Edinburgh Art Festival 2023: from bog dancing to binge drinking

What to see at Edinburgh Art Festival 2023, championing women and queer artists, whether exploring Scottish bogland on film or casting hedonism in ceramic

Edinburgh Art Festival 2023 Lindsey Mendick
Lindsey Mendick, ‘SH_TFACED’ (2023), installation view at Jupiter Artland
(Image credit: Photography: John Mckenzie)

Edinburgh Art Festival (EAF) is running throughout August in its 19th edition, with a new director and many changes in its format. Championing women and queer artists, the programme spans independent venues and local institutions, and encompasses film, sounds, performance, installation and painting, ceramic, tapestry and sculpture across 35 venues throughout the city. While the curatorial approach addresses socio-political issues being tackled at the cutting edge of the art world, these intersect with more traditional exhibitions. 

Rabindranath X Bhose’s Dance in the Sacred Domain

Development for Rabindranath X Bhose’s Dance in the Sacred Domain (see the film at the end of this article)

(Image credit: Courtesy of the artist)

Festival director Kim McAleese, who took on the role a year ago, has put together a collaborative programme that brings together Edinburgh institutions of all sides, hosts visiting collectives and provides space for the commissioned programme.

Tarek Lakhrissi, Edinburgh Art Festival, tongue artwork

Tarek Lakhrissi, I wear my wounds on my tongue (II) at Collective, 2023

(Image credit: Eoin Carey)

From Rabindranath X Bhose’s Dance in the Sacred Domain exploration of the ambiguity of Scottish bogland through their identity as a trans man and Tarek Lakhrissi’s twisting resin tongues and soundscape I wear my wounds on my tongue – both installed at Collective, at the top of Carlton Hill overlooking the city – to the dreamlike paintings of Andrew Cranston at Ingleby Gallery in New Town, you have the full swathe of Scottish contemporary art if you choose to seek it out.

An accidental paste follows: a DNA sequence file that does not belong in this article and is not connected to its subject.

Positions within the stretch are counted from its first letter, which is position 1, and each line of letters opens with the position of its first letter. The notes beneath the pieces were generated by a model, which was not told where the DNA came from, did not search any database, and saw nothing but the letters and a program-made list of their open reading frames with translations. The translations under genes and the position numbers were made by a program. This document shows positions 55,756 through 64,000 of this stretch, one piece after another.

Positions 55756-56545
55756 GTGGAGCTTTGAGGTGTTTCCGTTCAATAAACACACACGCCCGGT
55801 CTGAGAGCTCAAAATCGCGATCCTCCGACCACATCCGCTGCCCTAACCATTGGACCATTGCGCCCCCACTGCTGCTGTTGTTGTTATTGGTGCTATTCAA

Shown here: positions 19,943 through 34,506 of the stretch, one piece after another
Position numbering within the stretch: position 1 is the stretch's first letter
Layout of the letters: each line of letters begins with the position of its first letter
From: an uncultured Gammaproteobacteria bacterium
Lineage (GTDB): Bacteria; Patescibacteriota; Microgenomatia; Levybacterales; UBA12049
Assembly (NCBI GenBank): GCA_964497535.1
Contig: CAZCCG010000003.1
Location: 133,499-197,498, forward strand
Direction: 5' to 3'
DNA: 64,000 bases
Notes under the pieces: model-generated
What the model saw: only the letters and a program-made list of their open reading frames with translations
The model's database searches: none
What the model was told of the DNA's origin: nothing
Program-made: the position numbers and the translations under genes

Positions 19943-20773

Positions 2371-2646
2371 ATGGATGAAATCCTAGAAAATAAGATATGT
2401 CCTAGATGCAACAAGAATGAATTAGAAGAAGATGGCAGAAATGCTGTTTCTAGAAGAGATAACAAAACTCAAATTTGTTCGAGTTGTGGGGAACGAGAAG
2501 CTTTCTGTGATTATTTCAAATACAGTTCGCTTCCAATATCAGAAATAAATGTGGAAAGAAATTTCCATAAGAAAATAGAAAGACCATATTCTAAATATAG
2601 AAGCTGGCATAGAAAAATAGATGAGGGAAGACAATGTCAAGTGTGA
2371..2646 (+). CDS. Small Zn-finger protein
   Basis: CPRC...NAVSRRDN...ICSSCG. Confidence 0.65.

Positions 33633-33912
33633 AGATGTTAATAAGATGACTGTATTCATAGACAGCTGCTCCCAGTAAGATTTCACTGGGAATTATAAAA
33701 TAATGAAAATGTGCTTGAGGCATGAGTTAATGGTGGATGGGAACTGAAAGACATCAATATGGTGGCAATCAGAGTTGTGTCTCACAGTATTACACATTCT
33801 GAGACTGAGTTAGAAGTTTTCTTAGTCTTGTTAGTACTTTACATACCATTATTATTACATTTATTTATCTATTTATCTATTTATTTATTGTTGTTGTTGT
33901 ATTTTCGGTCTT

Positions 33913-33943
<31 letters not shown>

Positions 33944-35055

Lindsey Mendick ceramic installation of boots, cigarettes and a toilet

Lindsey Mendick, ‘SH_TFACED’ (2023), installation view at Jupiter Artland

(Image credit: Photography: John Mckenzie)

‘You can come up here and have, a lovely time walking about these beautiful, cobbled streets,’ McAleese explained to Wallpaper*. ‘But if you look at the public space around you and where that money has come from… I guess I want the role of the festival to be very much entangled with that. I'm not saying that we’re going to answer all those questions, but at least bring artists in, and work closely with them to make space to ask them.’

Edinburgh Art Festival, Andrew Cranston canvas

Lindsey Mendick, I tried so hard to be good (2023), installation view at Jupiter Artland

(Image credit: Photography: John Mckenzie)

Lindsey Mendick’s ‘SH*TFACED’ at the stunning Jupiter Artland is a wonderful, unblinkered, hilarious and moving look at hedonism and alcoholism and the art party scene.

The sculpture park and gallery will host its Jupiter Rising festival, the 2023 iteration being a series of live events curated by Mendick, from 19 – 20 August. 

Haven for Artists’ executive director Dayna Ash and creative director Yasmine Rifaii,

Haven for Artists’ executive director Dayna Ash and creative director Yasmine Rifaii, ahead of the festival’s opening

(Image credit: Courtesy Edinburgh Art Festival)

In a concerted effort to combine local issues with the international, Haven for Artists, a queer-led multi-faceted artists’ space in Beirut, has been invited to take part in a residency at EAF and participated in a talk looking at art space and social politics with the 2021 Turner Prize winning Belfast based-collective Array

Alberta Whittle film still